Integrating Procedural Justice Principles into Child Support Case Management
How Staff Members Experienced the Procedural Justice-Informed Alternatives to Contempt (PJAC) Demonstration
The Procedural Justice-Informed Alternatives to Contempt (PJAC) demonstration project integrates principles of procedural justice into enforcement practices in six child support agencies across the United States. Procedural justice is fairness in processes that resolve disputes and result in decisions. Research has shown that if people perceive a process to be fair, they will be more likely to comply with the outcome of that process, whether or not the outcome is favorable to them.
Child support agencies aim to secure payments from noncustodial parents to support the well-being of their children. The PJAC demonstration project targets noncustodial parents who are at the point of being referred to the legal system for civil contempt of court because they have not met their child support obligations, though child support agency staff members have determined that they have the ability to pay. The goal of PJAC services is to address noncustodial parents’ reasons for nonpayment, improve the consistency of their payments, and promote their positive engagement with the child support agency and the custodial parent.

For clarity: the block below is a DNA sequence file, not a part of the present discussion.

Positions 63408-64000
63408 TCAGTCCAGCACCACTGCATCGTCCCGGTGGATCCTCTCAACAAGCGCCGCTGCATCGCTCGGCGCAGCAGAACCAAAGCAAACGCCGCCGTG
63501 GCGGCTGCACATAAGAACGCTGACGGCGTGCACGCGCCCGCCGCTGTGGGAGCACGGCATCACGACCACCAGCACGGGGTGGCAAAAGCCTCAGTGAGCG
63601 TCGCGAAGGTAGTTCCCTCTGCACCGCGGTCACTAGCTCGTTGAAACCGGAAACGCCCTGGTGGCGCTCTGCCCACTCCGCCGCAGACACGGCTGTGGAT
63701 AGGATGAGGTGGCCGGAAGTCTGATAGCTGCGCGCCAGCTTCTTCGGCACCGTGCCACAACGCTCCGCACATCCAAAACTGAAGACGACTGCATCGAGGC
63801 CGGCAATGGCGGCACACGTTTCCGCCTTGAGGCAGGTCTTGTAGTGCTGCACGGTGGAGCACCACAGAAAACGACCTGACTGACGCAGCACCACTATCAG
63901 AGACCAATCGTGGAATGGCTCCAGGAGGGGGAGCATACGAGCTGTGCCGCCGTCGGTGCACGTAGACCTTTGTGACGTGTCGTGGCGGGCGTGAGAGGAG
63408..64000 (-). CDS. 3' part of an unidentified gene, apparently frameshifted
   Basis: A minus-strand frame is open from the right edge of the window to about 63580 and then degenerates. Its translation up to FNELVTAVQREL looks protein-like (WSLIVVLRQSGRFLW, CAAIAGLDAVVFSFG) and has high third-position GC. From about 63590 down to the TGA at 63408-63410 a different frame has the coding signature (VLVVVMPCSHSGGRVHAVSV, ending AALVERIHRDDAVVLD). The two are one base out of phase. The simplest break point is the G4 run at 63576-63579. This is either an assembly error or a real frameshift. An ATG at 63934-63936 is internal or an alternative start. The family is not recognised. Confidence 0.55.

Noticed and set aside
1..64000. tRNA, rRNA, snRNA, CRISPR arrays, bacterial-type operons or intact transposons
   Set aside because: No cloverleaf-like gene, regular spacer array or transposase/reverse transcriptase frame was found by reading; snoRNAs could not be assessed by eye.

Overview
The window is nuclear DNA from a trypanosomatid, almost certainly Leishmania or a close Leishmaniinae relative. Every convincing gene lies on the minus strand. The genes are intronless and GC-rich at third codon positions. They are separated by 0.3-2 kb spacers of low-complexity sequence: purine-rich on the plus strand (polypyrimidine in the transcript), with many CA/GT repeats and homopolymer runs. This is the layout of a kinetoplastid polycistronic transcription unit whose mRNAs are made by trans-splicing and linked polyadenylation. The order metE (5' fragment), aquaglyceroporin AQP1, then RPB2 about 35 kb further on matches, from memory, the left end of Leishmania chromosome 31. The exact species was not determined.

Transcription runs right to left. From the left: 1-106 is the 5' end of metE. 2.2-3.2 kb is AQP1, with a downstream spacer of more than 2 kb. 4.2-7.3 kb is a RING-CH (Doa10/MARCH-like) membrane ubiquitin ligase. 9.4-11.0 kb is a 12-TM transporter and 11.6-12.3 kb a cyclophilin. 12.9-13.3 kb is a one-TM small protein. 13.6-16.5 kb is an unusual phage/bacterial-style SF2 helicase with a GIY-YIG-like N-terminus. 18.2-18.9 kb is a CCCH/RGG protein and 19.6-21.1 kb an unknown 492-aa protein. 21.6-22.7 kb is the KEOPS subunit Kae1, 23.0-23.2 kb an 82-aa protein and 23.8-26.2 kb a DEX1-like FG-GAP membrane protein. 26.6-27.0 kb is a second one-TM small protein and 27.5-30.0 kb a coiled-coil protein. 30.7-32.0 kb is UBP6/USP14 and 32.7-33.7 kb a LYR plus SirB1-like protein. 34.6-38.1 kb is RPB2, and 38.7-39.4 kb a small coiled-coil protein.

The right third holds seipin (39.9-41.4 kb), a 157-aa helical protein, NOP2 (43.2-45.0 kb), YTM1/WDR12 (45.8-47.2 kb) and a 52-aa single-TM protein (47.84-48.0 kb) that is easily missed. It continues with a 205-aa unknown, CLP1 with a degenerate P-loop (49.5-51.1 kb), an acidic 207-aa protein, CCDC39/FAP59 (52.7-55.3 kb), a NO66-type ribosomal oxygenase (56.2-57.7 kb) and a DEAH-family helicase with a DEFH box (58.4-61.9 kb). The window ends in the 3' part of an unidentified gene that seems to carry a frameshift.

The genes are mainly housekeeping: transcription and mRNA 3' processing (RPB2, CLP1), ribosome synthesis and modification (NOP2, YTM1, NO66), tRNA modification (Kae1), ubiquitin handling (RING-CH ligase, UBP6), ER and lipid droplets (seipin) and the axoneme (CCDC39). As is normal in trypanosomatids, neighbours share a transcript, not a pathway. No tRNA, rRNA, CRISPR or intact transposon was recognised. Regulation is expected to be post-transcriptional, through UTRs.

The PJAC demonstration was developed by the federal Office of Child Support Enforcement (OCSE), which is within the Administration for Children and Families in the U.S. Department of Health and Human Services. MDRC, in collaboration with research partners at MEF Associates and the Center for Court Innovation, is leading a random assignment study of the model’s effectiveness. Between 2018 and 2020, over 11,000 noncustodial parents were randomly assigned, either to a group who was offered PJAC services or to a “business-as-usual” group who instead proceeded with the standard contempt process. The Georgia Division of Child Support Services provides oversight of the evaluation.
This brief is the eighth in a series developed primarily for child support practitioners and administrators that shares lessons learned as the six child support agencies implement the PJAC model. It describes the delivery of PJAC services from PJAC case managers’ perspectives, drawing on interviews with PJAC staff members held in the spring of 2019 and the summer of 2020, data from the PJAC management information system, and PJAC case manager responses to a staff survey fielded in the spring of 2020.